Positional Analysis: Middle Linebacker

The draft class of inside linebackers holds only a select few who are considered first-day prospects. Still, the Vikings could be in search of one the top prizes.

VIKINGS' MIDDLE LINEBACKERS — E.J. Henderson, Greg Biekert, Max Yates.

VIKINGS' NEED — That depends on who you ask as to the level of the Vikings' need. Last year, the Vikings had three linebackers on the roster — Biekert, Henderson and Chris Claiborne — who had spent most or all of their careers at middle linebacker. Heading into 2004, there's a possibility that none of them will be playing the MLB spot. New defensive coordinator Ted Cottrell is tinkering with the idea of moving Henderson to the strong side and shifting Claiborne to weakside linebacker. The problem with that is that nobody on the roster (yet) can make that shift possible. For that reason, the Vikings will likely take a long hard look at Miami's Jonathon Vilma with their first pick.

THE CLASS OF 2004 — This is arguably the worst inside linebacker crop in years. Vilma is the only legitimate first-rounder in the group and there is a good chance that no more than four or five MLBs will go off the board in the entire first day of the draft. There is some late-round talent to be had with players with the dreaded "upside potential," but as a group this is a thin talent pool that won't cure many ills in the NFL.


THE CREAM OF THE CROP

Jonathan Vilma, Miami, 6-1, 233 —
Fourth-year senior…Three-year starter who spent his freshman year behind Dan Morgan (Carolina)…In three years as a starter, he had 339 tackles, 25 tackles for a loss and six sacks…Extremely quick and never stops chasing down plays…Extremely aggressive…Doesn't miss many tackles…Best closing speed of anyone in this year's class…Can change direction and chase down plays…Is undersized — he is among the shortest and lightest of this year's MLB prospects…Gets caught too often on blitzes by larger offensive linemen…Doesn't have good lower body strength…Did 23 reps with 225 pounds at the Combine, along with a 4.62 40, a 37-inch vertical jump (third-best among the MLB crop), a 10-1 broad jump (second-best) and a Wonderlic score of 23.

PROJECTION: He reminds a lot of us of the same things you heard about Henderson last year — he makes a lot of tackles and, despite his lack of height, he plays much bigger. Vilma is a tackling machine that could thrive in between Henderson and Claiborne and, if he's still available at No. 19, there's a good chance he'll end up with the Vikings.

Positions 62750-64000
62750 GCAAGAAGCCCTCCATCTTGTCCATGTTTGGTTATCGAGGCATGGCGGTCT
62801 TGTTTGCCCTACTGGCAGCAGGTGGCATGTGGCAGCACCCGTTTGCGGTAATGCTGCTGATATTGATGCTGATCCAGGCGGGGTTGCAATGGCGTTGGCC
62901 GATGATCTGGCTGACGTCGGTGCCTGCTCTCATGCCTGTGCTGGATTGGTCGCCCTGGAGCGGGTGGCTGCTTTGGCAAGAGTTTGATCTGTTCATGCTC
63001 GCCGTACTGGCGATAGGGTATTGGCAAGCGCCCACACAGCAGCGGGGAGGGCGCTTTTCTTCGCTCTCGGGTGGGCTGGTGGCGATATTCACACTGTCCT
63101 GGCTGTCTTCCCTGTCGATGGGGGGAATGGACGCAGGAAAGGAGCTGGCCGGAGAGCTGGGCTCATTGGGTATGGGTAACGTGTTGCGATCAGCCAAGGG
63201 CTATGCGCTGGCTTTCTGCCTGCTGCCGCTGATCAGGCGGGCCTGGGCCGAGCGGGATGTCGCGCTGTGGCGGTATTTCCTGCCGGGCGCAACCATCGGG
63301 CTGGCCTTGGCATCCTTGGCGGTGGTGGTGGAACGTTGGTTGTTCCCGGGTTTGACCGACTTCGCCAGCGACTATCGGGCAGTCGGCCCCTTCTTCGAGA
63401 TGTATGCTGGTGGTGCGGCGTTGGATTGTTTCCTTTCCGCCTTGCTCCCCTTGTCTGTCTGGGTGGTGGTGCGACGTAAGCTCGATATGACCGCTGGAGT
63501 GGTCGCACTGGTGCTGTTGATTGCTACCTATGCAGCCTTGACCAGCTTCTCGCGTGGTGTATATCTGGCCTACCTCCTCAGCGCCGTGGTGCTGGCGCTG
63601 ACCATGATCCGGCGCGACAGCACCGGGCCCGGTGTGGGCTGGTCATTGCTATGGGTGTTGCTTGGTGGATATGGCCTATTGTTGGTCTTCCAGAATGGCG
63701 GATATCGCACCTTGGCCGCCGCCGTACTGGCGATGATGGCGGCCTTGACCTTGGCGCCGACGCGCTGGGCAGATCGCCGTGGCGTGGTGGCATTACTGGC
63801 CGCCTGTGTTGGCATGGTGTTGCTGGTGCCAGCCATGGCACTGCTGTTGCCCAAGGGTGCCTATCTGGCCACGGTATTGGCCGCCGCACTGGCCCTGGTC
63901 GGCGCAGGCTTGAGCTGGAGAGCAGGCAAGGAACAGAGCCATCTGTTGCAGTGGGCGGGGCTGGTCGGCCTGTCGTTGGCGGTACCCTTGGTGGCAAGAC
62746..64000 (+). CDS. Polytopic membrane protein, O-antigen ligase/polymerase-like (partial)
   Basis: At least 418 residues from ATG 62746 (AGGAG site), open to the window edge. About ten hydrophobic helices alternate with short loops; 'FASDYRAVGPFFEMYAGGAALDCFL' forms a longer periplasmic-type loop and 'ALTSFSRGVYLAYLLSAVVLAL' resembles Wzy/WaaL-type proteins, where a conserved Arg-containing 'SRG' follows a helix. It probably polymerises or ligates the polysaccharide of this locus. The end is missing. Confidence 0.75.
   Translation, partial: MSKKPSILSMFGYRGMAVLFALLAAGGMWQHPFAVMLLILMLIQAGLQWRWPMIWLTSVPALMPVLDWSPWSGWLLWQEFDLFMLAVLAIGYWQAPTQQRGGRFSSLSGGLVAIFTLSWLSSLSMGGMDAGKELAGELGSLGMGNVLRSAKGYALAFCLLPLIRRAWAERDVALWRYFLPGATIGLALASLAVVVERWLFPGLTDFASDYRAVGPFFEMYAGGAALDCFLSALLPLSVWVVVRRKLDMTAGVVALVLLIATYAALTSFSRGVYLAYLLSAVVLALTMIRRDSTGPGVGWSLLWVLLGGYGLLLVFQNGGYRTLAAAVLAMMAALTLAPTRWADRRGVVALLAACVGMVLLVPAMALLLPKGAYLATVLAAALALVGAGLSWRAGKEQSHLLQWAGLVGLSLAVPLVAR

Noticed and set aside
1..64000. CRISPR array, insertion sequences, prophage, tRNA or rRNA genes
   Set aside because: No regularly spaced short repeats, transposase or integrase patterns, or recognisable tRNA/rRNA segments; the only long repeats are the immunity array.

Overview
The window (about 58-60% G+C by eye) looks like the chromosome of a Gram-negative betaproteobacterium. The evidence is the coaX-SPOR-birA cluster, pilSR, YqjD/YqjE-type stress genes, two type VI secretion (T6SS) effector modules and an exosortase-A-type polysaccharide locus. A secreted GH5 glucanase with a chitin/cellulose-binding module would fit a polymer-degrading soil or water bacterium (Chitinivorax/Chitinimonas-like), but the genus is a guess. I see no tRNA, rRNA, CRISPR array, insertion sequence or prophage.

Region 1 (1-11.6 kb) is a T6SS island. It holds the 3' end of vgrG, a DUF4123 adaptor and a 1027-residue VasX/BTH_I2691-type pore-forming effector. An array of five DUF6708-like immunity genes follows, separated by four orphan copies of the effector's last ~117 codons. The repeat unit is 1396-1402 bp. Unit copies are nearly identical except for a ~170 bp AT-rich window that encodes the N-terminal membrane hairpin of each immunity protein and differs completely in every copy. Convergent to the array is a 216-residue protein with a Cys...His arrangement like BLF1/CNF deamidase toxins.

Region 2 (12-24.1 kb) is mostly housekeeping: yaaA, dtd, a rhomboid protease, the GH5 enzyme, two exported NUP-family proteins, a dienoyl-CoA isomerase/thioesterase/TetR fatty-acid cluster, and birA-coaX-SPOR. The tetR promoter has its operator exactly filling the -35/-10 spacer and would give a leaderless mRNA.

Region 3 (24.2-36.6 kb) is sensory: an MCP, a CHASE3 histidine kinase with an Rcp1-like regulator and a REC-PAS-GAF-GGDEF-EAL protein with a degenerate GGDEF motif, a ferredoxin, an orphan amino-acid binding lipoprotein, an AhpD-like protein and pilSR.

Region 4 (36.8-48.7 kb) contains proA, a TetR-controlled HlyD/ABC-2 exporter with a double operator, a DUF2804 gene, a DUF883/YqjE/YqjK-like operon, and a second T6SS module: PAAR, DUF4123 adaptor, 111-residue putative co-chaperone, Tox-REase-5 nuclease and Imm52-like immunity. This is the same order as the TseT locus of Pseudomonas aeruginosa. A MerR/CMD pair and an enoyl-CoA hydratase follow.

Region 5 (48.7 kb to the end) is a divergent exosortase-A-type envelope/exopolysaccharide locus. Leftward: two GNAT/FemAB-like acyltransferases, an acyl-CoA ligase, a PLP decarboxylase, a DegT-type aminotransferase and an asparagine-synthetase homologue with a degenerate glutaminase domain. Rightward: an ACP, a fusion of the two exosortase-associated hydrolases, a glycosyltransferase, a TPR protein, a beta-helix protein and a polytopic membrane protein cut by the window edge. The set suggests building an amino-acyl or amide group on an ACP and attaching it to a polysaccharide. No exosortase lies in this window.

THE NEXT LEVEL

Daryl Smith, Georgia Tech, 6-2, 234 —
Fourth-year senior and four-year starter…In his career, he had 383 tackles, 48 for a loss and 15 sacks…Has as much game experience as any LB in the draft…Excellent first step…Never gives up on a play and will chase relentlessly…Instinctive and tough…Has decent speed to chase down outside runs…Doesn't have long arms and can't always keep O-linemen away from his body…Doesn't have good lower body strength and can get overpowered…Will have to improve his technique because NFL backs are much harder to bring down…Did 24 reps at the Combine, along with a 4.6 40, a 36-1/2 inch vertical jump and a position-worst 13 Wonderlic score.

PROJECTION: An experienced player with good instincts and a high running motor but will have to improve to become a full-time starter, which will drop him into the second round.

Courtney Watson, Notre Dame, 6-1, 238 — Fifth-year senior…Three-year starter who registered 283 tackles, 38 for a loss, 8-1/2 sacks and four interceptions — two he returned for touchdowns…Well put together to take the punishment of being a MLB — and to dish it out…Excellent lower body strength…Smart…Has good speed, as shown by his position-best 4.54 40 at the Combine…Can jump well and bat down passes…Is smaller than most scouts look for at middle linebacker…Will struggle when locked up man to man…Isn't his best in zone pass coverage…Takes himself out of plays because of his aggressive approach to every play…Did 22 reps at the Combine, along with a 36-1/2 inch vertical jump and a Wonderlic score of 24.

PROJECTION: He's a prototype linebacker if he was two inches taller, but his experience and willingness to give full effort might see him leave the board in the third round.

Jorge Cordova, Nevada, 6-2, 241 — Fifth-year senior who came to Nevada as a walk-on and became a four-year starter…In four years, he recorded 295 tackles, 42-1/2 tackles for a loss and 29-1/2 sacks…Excellent burst off the line at the snap…Works hard and never quits chasing down plays…A good jumper, he had a 35-1/2 vertical jump at the Combine…Played defensive end the last two years, but only projects as a linebacker at the next level…Isn't ideally suited to pass coverage…Doesn't have great change of direction skills.

PROJECTION: A linebacker who hasn't played the position for two seasons, he will be a project that a team will have to be patient with, which could drop him into the third round or beyond.


DAY TWO PROSPECTS

Richard Seigler, Oregon State, 6-2, 243 —